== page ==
This workshop will teach you the skills needed to hear and add harmony parts to classic country and bluegrass songs. Plan to listen, deconstruct the parts, and put them back together as a group. And to use what you learn…or learn by using, students will break up into smaller groups so that everyone will get the chance to hear themselves blend and phrase together in a small ensemble. We'll deconstruct what makes Bluegrass singing so special and what differentiates it from other singing styles. You will be coached in the basic skills that make a good harmony singer, breathing, tone production, phrasing, blend, finding the right key for your voice. Duet, trio and quartet harmony singing will be explored, using the greats of bluegrass as examples and inspiration: The Osborne Brothers with Red Allen, Flatt and Scruggs, The Stanley Brothers, and of course Bill Monroe. What IS it that makes that chill run down your spine when the Stanley’s sing an A sus 4 or an A 9 chord?

Laurie has been singing and playing bluegrass, old-time, country and traditional jazz for a really long time. A dedicated teacher as well as a performer, she ran "Bluegrass Week" at the Augusta Heritage Workshops for 10 years, and was the coordinator of "Bluegrass at the Beach" for over a dozen years. She has taught at PSGW, CBA Music Camp, British Columbia Bluegrass Week, SAM-W, Telluride Academy, Rocky Grass Academy, Wintergrass Vocal Intensive, and many others. When not touring, Laurie teaches and produces recordings. Recently, she produced the critically-acclaimed "Bittersweet," by traditional music legend Alice Gerrard. Laurie was voted "Female Vocalist of the Year" twice by the International Bluegrass Music Association, has been nominated for numerous Grammys and won one for her singing on "True Life Blues: the Songs of Bill Monroe.”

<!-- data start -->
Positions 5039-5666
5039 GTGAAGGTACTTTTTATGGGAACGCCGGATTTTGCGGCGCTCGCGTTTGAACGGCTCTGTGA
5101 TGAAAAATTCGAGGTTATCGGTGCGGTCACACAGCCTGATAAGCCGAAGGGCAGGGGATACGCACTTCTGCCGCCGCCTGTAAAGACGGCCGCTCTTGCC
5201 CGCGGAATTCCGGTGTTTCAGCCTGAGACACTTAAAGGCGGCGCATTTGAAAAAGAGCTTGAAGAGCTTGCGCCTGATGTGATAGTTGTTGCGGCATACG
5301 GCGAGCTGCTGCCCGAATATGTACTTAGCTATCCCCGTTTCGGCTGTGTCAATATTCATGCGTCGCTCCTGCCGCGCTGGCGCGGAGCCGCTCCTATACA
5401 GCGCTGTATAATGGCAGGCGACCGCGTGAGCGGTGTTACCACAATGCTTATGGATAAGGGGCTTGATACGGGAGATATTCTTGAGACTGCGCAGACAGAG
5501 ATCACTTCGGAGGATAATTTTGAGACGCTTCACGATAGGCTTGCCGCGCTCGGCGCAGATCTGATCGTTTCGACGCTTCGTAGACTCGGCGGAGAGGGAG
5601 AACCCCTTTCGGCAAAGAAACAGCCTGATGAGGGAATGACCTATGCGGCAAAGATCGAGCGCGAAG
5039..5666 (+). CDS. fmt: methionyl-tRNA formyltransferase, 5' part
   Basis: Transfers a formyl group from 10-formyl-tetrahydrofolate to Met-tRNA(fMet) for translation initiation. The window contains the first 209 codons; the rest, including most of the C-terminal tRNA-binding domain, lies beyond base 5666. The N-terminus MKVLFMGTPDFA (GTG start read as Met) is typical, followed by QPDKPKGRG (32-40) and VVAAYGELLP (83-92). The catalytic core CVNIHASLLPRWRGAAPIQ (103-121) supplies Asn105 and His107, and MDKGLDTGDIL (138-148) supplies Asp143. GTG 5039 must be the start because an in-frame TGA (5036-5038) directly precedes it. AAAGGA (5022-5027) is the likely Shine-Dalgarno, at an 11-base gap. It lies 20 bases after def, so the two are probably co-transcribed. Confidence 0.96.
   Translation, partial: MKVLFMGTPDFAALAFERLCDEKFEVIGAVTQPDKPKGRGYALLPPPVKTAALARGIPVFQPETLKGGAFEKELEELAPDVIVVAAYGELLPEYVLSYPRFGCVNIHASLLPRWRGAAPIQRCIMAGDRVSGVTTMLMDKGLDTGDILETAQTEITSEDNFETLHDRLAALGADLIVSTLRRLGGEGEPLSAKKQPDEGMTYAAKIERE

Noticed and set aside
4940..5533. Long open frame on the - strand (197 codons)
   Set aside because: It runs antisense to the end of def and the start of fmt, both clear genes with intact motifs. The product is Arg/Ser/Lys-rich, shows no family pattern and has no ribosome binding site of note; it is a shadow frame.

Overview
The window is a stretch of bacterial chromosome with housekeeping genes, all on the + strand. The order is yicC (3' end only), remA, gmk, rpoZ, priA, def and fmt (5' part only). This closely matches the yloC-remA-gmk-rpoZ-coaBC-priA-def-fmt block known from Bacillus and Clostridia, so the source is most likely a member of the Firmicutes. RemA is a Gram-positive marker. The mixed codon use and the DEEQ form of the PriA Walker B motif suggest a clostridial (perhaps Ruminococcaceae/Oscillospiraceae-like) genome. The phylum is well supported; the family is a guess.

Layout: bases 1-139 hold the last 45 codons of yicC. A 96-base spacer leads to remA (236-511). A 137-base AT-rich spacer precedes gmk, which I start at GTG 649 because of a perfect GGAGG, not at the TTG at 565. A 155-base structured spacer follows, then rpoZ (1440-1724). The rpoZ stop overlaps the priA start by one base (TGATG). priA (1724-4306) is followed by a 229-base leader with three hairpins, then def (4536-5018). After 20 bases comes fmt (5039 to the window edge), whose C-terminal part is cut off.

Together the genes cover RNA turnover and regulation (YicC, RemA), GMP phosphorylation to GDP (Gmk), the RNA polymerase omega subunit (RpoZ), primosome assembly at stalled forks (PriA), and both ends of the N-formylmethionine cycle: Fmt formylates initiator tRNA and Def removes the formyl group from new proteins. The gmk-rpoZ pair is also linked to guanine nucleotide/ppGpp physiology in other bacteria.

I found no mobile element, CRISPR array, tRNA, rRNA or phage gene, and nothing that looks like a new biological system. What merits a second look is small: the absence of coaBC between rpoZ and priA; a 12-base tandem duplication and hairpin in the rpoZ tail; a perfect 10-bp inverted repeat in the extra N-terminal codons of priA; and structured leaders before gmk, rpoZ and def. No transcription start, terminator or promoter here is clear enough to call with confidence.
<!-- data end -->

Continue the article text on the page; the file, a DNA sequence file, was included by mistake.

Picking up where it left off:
Tom Rozum has been a professional musician for nearly four decades, playing in bluegrass, country, and western swing bands. Since 1986, he's been best known for touring internationally (over 21 countries) with Laurie Lewis. With her, he has also recorded three duet CDs (their first being nominated for a Grammy) and has played and sung on most of her other recordings. The two have performed a half dozen times both on the Grand Ole Opry and A Prairie Home Companion.